The problem is that he was always going to be on a hiding to nothing with that. There are some things that even a modern-day budget and special effects can’t manage, because they simply exist in our minds on a scale that cannot be replicated. Various things fall into that category, such as Gallifrey and the Time War, but the TARDIS is probably the ultimate in setting yourself up for a fall. That said, this is a particularly dismal failure, because it repeats the key mistake of its predecessor: making the TARDIS a succession of boring corridors. The Masque of Mandragora achieved more in hinting at the crazy, amazing scale and weirdness of the TARDIS by showing the Doctor’s boot cupboard as a large lounge room with a lonesome pair of boots in the foreground. The idea of the TARDIS reconfiguring to provide a maze has an interesting MC Escher idea buried within it, but that is under-developed. It’s a shame, because it could have been brilliant. Imagine what Castrovalva would look like if it was filmed today.
I said that there are two inspirations within Doctor Who, and the other is the Movie. Superficially it mops up the lingering continuity clash of the Eye of Harmony inside the TARDIS. More significantly, it repeats that episode’s trick of the Doctor solving his problems by somehow going back within his own timeline to provide a reset button. This is always a bad thing, because it gives the writers a get-out from the consequences of any kind of jeopardy they have set up, but more importantly it negates the importance of anything we are watching. Over the years some writers have attempted to establish the impossibility of this kind of thing, and it is understandable why Moffat wanted to bend the narrative rules for the sake of some interesting, epic set pieces, but ultimately it is a self-defeating approach, particularly when he is not the one handling the script that utilises the technique. Journey to the Centre of the TARDIS is the moment where the reset-button method of Doctor Who comes apart at the seams. RP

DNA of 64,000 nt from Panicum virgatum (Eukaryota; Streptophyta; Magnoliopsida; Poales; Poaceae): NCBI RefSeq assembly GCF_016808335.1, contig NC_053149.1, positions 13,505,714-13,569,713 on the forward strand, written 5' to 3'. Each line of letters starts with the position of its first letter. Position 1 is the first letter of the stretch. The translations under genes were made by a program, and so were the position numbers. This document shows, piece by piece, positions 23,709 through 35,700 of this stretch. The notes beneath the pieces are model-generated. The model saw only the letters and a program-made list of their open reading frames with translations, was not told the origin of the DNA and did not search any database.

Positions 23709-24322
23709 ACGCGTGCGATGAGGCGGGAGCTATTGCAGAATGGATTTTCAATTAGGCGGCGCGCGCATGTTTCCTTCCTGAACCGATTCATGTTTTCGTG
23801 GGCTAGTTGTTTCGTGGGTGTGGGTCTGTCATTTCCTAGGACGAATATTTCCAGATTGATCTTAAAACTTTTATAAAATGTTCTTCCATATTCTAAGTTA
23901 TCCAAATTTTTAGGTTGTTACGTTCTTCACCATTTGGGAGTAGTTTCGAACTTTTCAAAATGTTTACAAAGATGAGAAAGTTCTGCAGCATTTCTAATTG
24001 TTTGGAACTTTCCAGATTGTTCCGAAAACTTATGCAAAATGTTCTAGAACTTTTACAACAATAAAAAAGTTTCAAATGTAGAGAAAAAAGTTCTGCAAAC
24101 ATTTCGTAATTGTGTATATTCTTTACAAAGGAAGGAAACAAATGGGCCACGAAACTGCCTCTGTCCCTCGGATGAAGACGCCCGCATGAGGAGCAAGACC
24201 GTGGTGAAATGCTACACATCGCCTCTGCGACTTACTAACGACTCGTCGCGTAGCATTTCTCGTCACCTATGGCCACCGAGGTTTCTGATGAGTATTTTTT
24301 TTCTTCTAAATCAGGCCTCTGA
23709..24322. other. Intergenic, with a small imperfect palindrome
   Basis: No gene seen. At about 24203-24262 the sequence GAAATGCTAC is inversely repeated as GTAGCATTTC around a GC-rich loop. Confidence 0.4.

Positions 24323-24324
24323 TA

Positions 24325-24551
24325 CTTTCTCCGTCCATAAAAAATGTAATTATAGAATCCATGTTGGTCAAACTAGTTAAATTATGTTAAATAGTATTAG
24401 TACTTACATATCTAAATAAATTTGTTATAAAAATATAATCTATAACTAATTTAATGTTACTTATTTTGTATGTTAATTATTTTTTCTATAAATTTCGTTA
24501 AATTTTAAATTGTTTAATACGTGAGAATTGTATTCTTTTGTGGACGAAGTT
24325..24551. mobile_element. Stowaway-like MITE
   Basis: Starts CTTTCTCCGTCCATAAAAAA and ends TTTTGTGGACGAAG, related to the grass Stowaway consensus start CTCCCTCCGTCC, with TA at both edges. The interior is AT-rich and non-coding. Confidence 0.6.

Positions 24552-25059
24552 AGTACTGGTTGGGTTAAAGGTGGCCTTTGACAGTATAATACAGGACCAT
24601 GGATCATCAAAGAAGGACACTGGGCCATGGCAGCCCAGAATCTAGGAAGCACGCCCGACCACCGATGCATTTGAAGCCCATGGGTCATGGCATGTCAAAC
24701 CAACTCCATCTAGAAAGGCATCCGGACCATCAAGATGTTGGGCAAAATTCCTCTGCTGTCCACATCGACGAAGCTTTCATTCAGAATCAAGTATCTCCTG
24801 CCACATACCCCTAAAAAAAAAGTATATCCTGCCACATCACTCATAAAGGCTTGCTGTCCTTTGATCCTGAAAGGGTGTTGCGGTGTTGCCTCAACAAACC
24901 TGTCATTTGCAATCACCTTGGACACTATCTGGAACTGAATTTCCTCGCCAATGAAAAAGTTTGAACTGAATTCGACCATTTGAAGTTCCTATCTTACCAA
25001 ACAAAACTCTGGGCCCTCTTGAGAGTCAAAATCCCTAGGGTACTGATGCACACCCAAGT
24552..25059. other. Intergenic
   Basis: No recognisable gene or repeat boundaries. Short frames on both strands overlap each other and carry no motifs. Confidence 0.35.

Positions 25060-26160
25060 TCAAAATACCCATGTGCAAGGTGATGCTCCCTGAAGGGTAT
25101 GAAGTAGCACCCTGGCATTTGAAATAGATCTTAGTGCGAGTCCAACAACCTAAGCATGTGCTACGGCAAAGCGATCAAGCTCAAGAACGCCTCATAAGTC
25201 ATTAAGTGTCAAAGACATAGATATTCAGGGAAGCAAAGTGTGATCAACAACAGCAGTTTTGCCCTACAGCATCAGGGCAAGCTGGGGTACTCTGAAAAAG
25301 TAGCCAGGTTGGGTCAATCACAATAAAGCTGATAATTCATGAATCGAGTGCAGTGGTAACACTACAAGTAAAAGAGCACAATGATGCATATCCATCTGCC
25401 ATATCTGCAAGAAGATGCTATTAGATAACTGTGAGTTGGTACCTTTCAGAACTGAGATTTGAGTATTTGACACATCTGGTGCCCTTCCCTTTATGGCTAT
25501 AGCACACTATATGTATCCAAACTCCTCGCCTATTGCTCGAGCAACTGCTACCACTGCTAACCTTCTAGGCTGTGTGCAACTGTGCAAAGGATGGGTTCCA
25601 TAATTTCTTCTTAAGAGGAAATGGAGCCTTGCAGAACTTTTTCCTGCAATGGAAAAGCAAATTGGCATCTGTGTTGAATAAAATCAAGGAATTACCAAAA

The view from across the pond:
Ending a run of solid stories, arguably starting from Rings of Akhaten, but certainly with Cold War and Hide, Journey to the Center of the TARDIS offers a lot of promise. Giving the fans the impression we would be confined to the interior of our favorite time machine, not unlike the classic Edge of Destruction, automatically boosted interest. How much of the interior of the TARDIS would we actually see? And would the story hold?
If nothing else, it’s fun without being a heavy story. The TARDIS has a fault and is picked up by a salvage crew. The Doctor offers the salvage brothers the TARDIS if they help him find Clara, who has gone missing deep within the TARDIS. The problem I had with it at the time was minor: I still didn’t get to see enough of the TARDIS interior. Ungrateful, I know! But there’s so much corridor; I wanted to see more of the rooms. What about the Doctor’s room? (Admittedly, like his name, that should remain a mystery, but you get my point!) We get to see a library, an observatory, a glimpse of the swimming pool, and the Architectural Configuration system. (About that last one: I will admit that I was like an excited 5 year old when I saw it, because I called it the moment it appeared onscreen. When I learned I was right, I did a dance not dissimilar in form to a “wacky waving inflatable arm-flailing tube man”! We all have our moments…). But I think it was a missed opportunity and we could have had a lot more TARDIS.